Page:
Data transfer slows down nearly every computing process. With traditional networks, data is transferred in raw, unprocessed formats, which means devices have to wait for bulky data packets to come across the network before beginning to work. Whereas processed data is a lot more compact, making it faster to transfer. What if the data sent across the network was already processed? Edge AI allows data to be processed directly on devices or nearby local servers. This ability solves one of the biggest bottlenecks in AI — latency. Improving latency impacts performance and user experience for the better. However, there are more factors to make a case for Edge AI.
Factors Driving the Demand for Edge AIEven the most routine applications use AI and machine learning algorithms. For example, think of how your music app predicts your likes based on previous listening history or how your email app decides which messages belong in the spam folder. Since more applications are using AI every day, organizations should consider the following needs emerging in the market:
- Improved data security. Edge AI allows businesses to provide users with AI-powered features while being more transparent about where data is being stored. Additionally, there is a constant influx of devices being connected to the network. Edge AI devices have the ability to provide additional security at the edge, keeping users protected in this age of devices.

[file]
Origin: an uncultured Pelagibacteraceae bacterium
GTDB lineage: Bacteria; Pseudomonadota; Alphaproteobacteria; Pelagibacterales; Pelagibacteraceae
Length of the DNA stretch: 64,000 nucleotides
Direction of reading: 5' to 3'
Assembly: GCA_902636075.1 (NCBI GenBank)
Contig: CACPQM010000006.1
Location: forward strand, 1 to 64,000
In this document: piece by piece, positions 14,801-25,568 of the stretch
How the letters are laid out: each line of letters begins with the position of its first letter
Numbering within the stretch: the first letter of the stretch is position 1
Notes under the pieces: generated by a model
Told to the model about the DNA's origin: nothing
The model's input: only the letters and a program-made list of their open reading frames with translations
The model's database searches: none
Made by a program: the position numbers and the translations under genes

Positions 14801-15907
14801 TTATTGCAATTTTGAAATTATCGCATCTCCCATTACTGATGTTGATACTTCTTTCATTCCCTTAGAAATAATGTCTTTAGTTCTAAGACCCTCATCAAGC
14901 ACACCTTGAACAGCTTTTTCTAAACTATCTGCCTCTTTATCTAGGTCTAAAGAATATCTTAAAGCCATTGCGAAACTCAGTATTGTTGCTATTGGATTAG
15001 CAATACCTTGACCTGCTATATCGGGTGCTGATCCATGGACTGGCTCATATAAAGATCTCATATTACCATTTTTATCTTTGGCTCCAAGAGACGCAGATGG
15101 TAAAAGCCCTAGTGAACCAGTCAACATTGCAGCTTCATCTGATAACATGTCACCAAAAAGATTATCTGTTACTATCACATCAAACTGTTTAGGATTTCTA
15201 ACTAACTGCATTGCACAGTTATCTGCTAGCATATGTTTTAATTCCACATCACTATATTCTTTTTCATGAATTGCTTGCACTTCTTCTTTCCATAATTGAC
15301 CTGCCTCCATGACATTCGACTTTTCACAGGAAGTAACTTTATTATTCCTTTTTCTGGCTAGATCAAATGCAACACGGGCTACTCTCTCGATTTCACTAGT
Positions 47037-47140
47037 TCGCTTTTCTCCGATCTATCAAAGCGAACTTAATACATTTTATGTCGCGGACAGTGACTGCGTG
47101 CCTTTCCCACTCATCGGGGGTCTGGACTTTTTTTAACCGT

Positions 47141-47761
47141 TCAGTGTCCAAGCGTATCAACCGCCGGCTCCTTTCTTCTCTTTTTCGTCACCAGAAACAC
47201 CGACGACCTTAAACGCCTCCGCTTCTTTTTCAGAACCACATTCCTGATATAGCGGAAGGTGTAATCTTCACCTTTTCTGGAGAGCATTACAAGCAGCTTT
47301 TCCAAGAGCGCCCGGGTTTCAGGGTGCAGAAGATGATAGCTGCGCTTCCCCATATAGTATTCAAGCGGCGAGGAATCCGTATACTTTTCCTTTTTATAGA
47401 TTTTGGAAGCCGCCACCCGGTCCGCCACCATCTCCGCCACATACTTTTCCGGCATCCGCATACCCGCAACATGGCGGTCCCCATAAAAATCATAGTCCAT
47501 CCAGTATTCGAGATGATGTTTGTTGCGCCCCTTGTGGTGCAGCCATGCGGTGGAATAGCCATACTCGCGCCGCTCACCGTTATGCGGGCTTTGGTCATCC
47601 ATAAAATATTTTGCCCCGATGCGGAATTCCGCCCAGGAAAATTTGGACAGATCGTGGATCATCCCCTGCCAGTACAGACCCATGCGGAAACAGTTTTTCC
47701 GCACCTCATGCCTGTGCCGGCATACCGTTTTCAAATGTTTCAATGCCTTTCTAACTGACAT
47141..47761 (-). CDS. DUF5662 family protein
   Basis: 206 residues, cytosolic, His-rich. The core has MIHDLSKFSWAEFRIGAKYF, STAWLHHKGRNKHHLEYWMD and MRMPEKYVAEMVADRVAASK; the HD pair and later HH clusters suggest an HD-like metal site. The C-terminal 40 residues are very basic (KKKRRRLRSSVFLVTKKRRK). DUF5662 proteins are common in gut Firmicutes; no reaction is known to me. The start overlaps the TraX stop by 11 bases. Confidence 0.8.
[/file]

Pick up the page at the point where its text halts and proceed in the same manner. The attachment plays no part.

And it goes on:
- Faster transmission speed. AI, machine learning, and data analytics are a few examples of technologies that have high computing performance requirements. The speed of transmission within your network is a big contributor to latency. The ability to run algorithms at the edge means that data being pushed over the network is already processed and packaged for delivery — speeding up processes and putting less strain on the network.
- Balanced load sharing. Load balancing today is more complex because of the number of devices and their increasing capabilities. This means that simply balancing network loads between servers on a CDN is not enough. By leveraging computing power at the edge, businesses further alleviate the strain on their edge nodes and origin servers.